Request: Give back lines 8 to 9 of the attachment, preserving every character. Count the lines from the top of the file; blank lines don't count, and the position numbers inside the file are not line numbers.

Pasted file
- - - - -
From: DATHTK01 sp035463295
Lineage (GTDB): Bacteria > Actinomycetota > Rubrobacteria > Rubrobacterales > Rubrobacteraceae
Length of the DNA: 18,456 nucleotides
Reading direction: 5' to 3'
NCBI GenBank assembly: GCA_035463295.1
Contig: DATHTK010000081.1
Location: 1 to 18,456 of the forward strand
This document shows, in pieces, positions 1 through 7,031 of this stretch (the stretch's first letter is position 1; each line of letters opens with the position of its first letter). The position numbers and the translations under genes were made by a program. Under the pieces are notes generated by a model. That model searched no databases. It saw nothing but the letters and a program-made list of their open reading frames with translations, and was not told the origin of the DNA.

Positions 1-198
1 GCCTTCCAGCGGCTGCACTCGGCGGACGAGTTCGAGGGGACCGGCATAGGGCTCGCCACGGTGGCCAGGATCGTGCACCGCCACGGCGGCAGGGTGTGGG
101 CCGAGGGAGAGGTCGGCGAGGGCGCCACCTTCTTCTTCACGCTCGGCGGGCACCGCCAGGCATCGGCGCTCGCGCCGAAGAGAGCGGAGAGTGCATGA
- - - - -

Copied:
This document shows, in pieces, positions 1 through 7,031 of this stretch (the stretch's first letter is position 1; each line of letters opens with the position of its first letter). The position numbers and the translations under genes were made by a program. Under the pieces are notes generated by a model. That model searched no databases. It saw nothing but the letters and a program-made list of their open reading frames with translations, and was not told the origin of the DNA.

Positions 1-198